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Key Points of Process Overview

Key Points of Process Overview

Process describes our level of quality. Without having a defined process, there is nothing to manage against. Process and quality are not free. There is a cost in establishing a managed, repeatable process. As project managers, we must continue to ask ourselves, "Why is quality important?" and "What is our optimum level of quality?" What is "good enough?" As shown in the following figure, 99.9% sounds like a really high quality rating, but when human life or health is at stake, it may not be good enough.

The Software Project Managers Network has developed a list of 16 best practices. These are the management and technical practices with the highest return on investment (ROI) in developing and sustaining large-scale software-intensive systems, as ranked by the U.S. Department of Defense:

 1.     Formal risk management
 2.     Empirical cost and schedule estimation
 3.     Metrics-based project management
 4.     Earned value tracking
 5.     Defect tracking against quality targets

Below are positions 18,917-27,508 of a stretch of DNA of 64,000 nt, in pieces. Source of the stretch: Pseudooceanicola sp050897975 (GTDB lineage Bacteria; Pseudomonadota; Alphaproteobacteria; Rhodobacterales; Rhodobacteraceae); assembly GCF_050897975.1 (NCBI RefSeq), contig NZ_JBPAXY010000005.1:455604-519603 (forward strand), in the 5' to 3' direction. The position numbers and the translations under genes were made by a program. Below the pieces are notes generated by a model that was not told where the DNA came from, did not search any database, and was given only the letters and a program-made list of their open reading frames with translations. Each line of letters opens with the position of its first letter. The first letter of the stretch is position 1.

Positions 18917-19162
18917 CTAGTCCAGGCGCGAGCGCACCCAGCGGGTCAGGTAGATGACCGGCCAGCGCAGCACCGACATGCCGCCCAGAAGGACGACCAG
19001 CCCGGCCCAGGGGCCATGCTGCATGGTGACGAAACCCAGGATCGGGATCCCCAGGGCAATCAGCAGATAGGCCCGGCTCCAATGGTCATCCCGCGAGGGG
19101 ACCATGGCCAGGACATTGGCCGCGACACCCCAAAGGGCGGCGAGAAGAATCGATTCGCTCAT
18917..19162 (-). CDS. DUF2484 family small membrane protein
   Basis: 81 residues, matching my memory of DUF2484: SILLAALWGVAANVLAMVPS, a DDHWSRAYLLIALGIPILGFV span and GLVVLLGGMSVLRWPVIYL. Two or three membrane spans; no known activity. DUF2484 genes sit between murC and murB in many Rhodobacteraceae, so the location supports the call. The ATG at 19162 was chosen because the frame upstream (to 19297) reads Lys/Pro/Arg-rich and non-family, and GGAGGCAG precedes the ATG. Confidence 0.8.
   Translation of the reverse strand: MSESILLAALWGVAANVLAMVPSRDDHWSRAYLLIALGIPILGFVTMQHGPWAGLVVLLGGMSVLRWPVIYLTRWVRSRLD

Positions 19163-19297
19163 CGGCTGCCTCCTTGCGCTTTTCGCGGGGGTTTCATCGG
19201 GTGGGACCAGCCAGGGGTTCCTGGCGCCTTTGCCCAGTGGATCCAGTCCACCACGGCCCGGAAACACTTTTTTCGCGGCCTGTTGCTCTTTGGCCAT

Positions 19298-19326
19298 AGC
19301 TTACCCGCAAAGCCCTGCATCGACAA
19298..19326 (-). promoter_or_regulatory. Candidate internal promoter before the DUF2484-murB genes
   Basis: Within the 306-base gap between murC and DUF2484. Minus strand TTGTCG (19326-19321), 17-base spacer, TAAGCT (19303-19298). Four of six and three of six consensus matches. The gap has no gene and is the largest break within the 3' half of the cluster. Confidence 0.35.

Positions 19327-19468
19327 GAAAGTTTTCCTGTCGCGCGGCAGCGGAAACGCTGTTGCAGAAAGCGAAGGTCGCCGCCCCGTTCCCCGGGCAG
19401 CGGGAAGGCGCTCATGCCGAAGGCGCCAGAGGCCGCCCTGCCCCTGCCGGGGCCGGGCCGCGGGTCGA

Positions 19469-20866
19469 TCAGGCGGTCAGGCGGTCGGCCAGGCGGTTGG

6.     People-aware program management
 7.     Configuration management
 8.     End-to-end requirements tracing
 9.     System-architecturebased software design
10.    Data and database interoperability
11.    Formal definition and control of interfaces
12.    Visible and inspectable design
13.    Cost-justified and quality-justified reuse
14.    Formal inspections
15.    Managing tests as assets
16.    Frequent compile and smoke testing

These 16 best practices are addressed in this blog. This section looks at how all of them are integrated into the management of a process.

what is good enough


Tags

project manager, process, software project
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